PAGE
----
The Palaeobotanist

We’re at the end of the week for the A to Z Challenge.  The letter P is up, and this is an entirely dialogue driven entry that is going to allow me to focus more on another story thread which has appeared.  Enjoy!

The Palaeobotanist


Southeast of the Cloud Tree

Seventeenth day, second month, second year after colonisation, Ariadne Era (2/17/02 AE)

John Thompson stood on a hill surrounded by a flat plain. To the northwest, he spotted the Cloud Tree, as everyone called it now. He thought it was an interesting name. It was probably the only tree in the world that had its own lenticular clouds. It was twenty kilometres away, but still stood prominently above everything on the plain. Next to him was Malika Said. He met her eyes, then looked down at the hill they were on.

“Malika, do you know what you’re standing on?” he asked.

“I’m guessing it’s more than just a hill,” she said.

“Of course. In fact, I’ve found several of these hills arranged in a roughly straight line to the southeast.” He pointed. “These hills rise from the plain about every fifteen to twenty-five kilometres. It’s kind of like a hotspot volcano. You have one big one at the leading edge, while each one trailing behind gets smaller and smaller. This is the biggest hill.”

“It has something to do with the Cloud Tree?”

“Absolutely. I did some digging here, and found the same material as the outer layer of the tree. The core of the trunk had decayed, so we know it’s soft. But look over there, to the west.”

She looked in the direction he indicated. Small rounded hills and a few longer ones. “Could those be an old Cloud Tree?”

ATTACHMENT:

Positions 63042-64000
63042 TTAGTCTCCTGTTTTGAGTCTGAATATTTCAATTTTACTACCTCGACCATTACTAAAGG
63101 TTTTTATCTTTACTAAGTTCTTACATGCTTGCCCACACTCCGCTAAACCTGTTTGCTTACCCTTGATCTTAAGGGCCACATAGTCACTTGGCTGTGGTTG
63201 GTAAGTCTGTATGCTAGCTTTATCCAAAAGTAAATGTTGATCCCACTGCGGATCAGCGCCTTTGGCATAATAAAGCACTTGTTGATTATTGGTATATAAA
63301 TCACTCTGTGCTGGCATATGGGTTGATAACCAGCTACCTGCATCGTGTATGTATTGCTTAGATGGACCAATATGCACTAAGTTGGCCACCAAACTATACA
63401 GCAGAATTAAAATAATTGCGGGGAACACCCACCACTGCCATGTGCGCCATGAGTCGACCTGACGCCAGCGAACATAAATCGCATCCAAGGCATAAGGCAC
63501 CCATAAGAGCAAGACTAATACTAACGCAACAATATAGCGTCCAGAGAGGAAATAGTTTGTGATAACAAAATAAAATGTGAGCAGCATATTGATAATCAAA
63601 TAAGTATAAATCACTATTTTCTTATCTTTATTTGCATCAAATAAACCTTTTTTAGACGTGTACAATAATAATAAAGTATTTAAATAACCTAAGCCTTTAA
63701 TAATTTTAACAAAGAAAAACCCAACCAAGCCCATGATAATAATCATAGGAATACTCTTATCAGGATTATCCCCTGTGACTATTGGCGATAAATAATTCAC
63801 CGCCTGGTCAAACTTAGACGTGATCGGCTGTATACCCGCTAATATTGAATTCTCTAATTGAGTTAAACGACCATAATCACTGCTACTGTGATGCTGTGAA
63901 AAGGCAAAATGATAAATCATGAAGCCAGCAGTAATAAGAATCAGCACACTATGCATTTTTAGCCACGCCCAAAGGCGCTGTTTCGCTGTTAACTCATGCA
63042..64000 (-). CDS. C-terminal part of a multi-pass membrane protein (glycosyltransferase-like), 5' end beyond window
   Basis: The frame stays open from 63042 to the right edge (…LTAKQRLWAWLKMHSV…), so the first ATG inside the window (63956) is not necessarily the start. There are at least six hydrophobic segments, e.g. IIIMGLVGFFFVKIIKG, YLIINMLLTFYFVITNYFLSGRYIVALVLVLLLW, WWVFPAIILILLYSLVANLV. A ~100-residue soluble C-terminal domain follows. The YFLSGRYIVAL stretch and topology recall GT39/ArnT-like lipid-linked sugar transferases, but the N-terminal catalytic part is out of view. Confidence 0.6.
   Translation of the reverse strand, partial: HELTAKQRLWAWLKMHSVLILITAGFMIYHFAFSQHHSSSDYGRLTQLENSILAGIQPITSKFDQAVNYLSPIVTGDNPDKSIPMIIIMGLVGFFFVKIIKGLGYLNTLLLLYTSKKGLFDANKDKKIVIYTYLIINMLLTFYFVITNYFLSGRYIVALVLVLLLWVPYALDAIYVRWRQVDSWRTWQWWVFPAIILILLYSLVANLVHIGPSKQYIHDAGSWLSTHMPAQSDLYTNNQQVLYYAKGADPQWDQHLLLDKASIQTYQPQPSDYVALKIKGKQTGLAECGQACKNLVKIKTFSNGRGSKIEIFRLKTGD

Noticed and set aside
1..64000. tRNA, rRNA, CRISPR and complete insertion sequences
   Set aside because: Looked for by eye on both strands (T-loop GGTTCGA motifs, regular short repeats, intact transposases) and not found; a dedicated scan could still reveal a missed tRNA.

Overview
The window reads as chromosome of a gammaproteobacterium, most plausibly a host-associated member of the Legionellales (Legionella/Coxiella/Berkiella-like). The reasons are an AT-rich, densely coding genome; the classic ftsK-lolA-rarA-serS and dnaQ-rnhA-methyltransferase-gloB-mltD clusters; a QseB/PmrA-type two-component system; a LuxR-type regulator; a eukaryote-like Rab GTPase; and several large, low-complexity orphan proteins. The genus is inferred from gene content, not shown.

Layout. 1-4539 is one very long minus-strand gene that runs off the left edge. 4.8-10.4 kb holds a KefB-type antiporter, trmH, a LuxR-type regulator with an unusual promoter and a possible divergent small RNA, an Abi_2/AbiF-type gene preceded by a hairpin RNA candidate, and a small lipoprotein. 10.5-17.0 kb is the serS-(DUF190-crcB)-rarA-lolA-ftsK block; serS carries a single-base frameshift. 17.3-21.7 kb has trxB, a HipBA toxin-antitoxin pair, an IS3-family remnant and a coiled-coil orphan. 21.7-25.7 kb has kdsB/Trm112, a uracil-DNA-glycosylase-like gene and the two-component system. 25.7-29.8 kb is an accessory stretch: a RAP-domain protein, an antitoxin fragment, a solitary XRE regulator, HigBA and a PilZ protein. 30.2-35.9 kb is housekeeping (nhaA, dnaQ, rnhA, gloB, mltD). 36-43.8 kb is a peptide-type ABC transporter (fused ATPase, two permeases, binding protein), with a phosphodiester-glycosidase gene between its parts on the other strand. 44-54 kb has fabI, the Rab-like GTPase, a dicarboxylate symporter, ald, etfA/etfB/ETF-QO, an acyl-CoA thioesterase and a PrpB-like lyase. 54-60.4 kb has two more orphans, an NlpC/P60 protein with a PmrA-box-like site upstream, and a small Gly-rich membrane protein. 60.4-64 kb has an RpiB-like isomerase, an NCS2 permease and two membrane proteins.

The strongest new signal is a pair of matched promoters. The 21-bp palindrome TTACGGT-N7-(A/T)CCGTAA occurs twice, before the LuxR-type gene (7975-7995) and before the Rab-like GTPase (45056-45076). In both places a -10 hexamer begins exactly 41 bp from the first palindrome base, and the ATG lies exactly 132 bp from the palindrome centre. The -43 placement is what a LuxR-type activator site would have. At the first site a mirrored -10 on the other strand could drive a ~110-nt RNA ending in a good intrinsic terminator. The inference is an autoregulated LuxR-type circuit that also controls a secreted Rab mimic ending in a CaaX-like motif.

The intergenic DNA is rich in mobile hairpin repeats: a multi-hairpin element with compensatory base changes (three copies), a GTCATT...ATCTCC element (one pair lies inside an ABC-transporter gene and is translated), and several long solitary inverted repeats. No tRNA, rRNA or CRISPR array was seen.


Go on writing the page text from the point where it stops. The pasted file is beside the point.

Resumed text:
“It’s the remains of one, yes. Somehow, it fell. There was a weakening of the base of the tree, which we are standing on right now. It appears that over time, the natural concrete weakens, and something like a strong storm could knock it down. But what I found interesting is that the ages of all of these hills are roughly every thirty thousand years.”

“So the trees live thirty thousand years, and somehow release a seed which drifts in the wind toward the northwest.”

John nodded. “It appears so. While the Cloud Trees are male, they may spontaneously change to a female at the end of their lives and send off a seed to grow another male tree.”

“Were they solitary?” asked Malika.

“Yes. Only one alive at a time. It’s imperative that we protect the tree.”

“Our opposition has lost his drive to use the wood, I’m happy to say,” she said and smiled.

2 thoughts on “The Palaeobotanist”

    1. Not sure if I’m returning to the trees in this challenge, but we’ll see. I have another thing to focus on that’s more relevant to the world.

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